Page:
Twisted by Jessica Zafra – Pumping irony since 1994

10 writers, 10 stories in our just-concluded Writing Boot Camp

October 23, 2016 By: jessicazafra Category: Books, Projects


The objective of Writing Boot Camp was to produce a story in the time between our two Saturday sessions. Last Saturday, the participants stood before the class one by one to read their first drafts. We got an intriguing range of stories, from fantasy epics to alternate histories, from the beginning of romance to the end of friendship, from the shenanigans of confidence tricksters to the inner worlds of small children. Good work, everyone!

Watch out for the Writing Boot Camp anthology featuring the complete and final versions of these stories.

Angel With A Stoma by Ramy Roxas. A surgeon finds his logical assumptions about life, sex and death challenged by a seriously ill patient.

The Confident Man by Kyo Mendoza. Hard work is all very well, but if you want your rewards quickly—like, right now—what you need is confidence.

Men, Not Boys by Jeffrey Resurreccion. In a violent, hedonistic society, a boy with a mission hopes to be chosen for a strongman’s harem.

Vivid Vengeance by Michael Bartolo. A secret agent wakes up from a coma in an alternate 1980s in which the Philippines is a socialist country.

Commuter by Rizza Estoconing. A call centre agent longs to escape her daily commute and live in the city. Is it worth it?

Anatomy of a Break-Up by Barny Rivera. One minute you’re giddy with happiness, the next minute you feel like a bag of trash hurled into an active volcano.

Boy by Philler Uy. We always assume that kids are making up things, but what if they’re not?

Harsh Tag by Rizalee Ibarra. When Zen logs onto Facebook she turns into Zena the Warrior Princess, obliterating dissenters with the strength of her political convictions. Then her online and real lives collide.

The Wrong of Being Right by Zack Lim. A teacher realizes that he could’ve changed the course of history, but is the past really past?

Ghost by Alexis Roxas. Is the blond boy sitting by himself in the woods a ghost, a figment of her imagination, or a time anomaly?

The next Writing Boot Camp will be held in February, 2017. For inquiries, or to commission a Writing Workshop for your group or office, email

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Thanks to WSI Corporate Center for our excellent venue and facilities. WSI Corporate Centre has spaces for seminars, parties, wedding receptions, family reunions, clandestine superhero conventions and so on. For rental inquiries, call (02)8585405.

A classical musician has recorded an album to soothe cats and Saffy likes it.

October 23, 2016 By: jessicazafra Category: Cats, Music

“Delightful! I recommend this album to cats everywhere.” – Saffy (Whenever she hears this music she runs to the speakers and listens intently.)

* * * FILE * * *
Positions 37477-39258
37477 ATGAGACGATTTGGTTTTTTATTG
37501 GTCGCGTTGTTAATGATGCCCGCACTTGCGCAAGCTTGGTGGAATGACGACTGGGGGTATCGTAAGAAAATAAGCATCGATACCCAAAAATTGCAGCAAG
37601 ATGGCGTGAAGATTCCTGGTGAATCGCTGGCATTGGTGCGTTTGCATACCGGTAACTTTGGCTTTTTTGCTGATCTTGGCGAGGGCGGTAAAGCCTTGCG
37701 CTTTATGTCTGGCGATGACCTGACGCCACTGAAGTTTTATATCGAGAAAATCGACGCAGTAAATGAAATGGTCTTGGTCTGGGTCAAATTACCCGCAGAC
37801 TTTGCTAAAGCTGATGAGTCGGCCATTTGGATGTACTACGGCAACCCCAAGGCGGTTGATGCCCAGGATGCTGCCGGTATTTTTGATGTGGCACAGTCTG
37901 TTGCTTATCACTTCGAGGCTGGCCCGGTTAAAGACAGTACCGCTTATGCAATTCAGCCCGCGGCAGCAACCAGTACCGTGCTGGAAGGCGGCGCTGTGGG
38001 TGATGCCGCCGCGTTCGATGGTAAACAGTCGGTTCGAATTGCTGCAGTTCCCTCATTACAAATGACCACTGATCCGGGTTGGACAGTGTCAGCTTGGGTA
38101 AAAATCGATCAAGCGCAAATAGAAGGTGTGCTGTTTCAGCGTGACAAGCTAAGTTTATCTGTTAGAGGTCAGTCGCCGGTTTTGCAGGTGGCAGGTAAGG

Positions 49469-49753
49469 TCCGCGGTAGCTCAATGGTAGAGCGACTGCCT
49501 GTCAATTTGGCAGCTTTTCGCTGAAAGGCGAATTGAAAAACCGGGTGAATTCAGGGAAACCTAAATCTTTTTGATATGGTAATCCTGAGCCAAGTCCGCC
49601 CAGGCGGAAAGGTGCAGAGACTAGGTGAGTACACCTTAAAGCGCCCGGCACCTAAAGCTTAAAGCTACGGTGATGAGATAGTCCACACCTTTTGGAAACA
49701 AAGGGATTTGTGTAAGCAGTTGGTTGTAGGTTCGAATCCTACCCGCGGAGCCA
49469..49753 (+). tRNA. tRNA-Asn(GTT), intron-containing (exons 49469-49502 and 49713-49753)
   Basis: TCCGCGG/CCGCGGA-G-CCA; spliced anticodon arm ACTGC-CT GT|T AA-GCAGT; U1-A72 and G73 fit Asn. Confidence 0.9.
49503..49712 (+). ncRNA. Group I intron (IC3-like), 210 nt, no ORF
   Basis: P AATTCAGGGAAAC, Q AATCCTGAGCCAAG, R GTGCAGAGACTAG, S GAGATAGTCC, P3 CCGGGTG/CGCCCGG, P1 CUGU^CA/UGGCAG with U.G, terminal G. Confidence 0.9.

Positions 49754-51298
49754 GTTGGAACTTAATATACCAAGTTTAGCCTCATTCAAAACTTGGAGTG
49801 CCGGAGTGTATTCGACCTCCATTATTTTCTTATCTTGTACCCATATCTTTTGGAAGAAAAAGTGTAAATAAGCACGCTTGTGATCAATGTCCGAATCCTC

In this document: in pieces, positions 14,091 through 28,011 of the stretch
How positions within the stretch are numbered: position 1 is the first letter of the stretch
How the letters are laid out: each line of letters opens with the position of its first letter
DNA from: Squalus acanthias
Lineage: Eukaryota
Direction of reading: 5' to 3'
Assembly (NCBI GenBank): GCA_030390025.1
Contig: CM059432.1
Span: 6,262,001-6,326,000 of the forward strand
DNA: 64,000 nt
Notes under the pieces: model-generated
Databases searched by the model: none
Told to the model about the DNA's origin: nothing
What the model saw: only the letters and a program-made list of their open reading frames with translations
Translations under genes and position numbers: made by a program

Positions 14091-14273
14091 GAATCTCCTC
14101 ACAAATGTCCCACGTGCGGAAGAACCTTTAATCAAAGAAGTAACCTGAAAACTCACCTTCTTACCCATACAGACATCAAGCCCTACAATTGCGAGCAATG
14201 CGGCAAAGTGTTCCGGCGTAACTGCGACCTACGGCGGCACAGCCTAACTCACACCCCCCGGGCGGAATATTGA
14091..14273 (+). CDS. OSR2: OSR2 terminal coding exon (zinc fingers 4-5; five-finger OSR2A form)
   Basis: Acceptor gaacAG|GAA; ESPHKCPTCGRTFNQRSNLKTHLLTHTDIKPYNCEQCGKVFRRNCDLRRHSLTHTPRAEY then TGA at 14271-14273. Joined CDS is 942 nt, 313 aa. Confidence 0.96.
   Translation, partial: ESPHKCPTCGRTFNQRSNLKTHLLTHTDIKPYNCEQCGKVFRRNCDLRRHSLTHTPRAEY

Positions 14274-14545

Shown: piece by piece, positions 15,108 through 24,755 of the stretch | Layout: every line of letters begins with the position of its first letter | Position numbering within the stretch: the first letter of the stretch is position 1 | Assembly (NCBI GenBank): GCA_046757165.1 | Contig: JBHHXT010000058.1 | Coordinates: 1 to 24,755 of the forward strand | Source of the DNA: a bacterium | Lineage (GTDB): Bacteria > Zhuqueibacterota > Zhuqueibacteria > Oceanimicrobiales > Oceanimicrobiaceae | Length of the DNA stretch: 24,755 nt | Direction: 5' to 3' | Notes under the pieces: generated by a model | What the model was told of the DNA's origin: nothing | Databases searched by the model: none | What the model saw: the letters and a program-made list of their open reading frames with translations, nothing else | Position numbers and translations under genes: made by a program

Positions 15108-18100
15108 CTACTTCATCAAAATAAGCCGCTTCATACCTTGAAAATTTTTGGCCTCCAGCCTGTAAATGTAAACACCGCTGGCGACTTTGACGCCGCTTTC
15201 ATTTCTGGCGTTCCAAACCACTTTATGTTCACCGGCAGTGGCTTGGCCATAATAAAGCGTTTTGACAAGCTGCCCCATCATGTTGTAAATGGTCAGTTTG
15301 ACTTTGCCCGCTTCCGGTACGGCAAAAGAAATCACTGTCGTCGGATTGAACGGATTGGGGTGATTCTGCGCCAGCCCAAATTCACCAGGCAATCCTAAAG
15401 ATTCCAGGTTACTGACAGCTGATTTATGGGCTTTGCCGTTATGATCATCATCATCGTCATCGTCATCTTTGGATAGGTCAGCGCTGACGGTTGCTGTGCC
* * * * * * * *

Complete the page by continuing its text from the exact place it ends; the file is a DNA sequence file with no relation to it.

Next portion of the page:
David Teie of the National Symphony Orchestra has made a study of sounds that cats like, and composed music for our feline overlords. He is now working on an album of music for dogs.

“I told Saffy I prefer the Star Wars score by John Williams and she smacked me. She’s a nasty girl.” – Drogon

Can you remember the first lines of your favorite books? Take this quiz. (Updated with answers)

October 20, 2016 By: jessicazafra Category: Books

The first session of our Writing Boot Camp was held last Saturday at WSI Corporate Center in Makati. We discussed the basics of writing a short story and how to develop a story beginning with the protagonist. At the second session on Saturday, the participants will read their first drafts (and if not, engage in a therapeutic session on what is stopping them from writing).

I’m a great believer in the Killer First Sentence. Ideally the first sentence sets the tone for the whole piece, or establishes the character, or encapsulates the setting, or makes an observation about human nature that will be borne out in the story that follows, or all of the above. Find your opening sentence and you’ve found your voice.

While we’re sitting out the storm—I hope you are safe and dry—take this First Lines from Famous Books Quiz.

First, look into Drogon’s eyes and swear that you will not look up the answers on Google.

Drogon took his own picture (note mirror image, the funny ear should be on the right) under Ricky’s direction.

Now identify the novel or short story which begins with these words.

1. Let’s start with a giveaway so you can proceed with confidence.

You are about to begin reading Italo Calvino’s new novel, If on a winter’s night a traveler.

2. This one captures how we sometimes feel.

As Gregor Samsa awoke one morning from uneasy dreams he found himself transformed in his bed into a gigantic insect.

3. I learned to write by imitating this.

If you really want to hear about it, the first thing you’ll probably want to know is where I was born, and what my lousy childhood was like, and how my parents were occupied and all before they had me, and all that David Copperfield kind of crap, but I don’t feel like going into it, if you want to know the truth.

4. Someday I’m going to finish reading this doorstop.

A screaming comes across the sky.

5. There’s an ongoing argument on the best way to put this translated line.

Mother died today.

6. And another very short opening for a very long, phantasmagorical work.

Call me Ishmael.

7. Clue: It’s so strong, it even opens the movie adaptation with Julie Christie.

The past is a foreign country; they do things differently there.

8. This book was very popular in its day. I discovered it on NYRB Classics.

“Take my camel, dear,” said my Aunt Dot, as she climbed down from this animal on her return from High Mass.

9. You know this one.

It is a truth universally acknowledged, that a single man in possession of a good fortune, must be in want of a wife.

10. We should reread this, it’s our present.

It was a bright cold day in April, and the clocks were striking thirteen.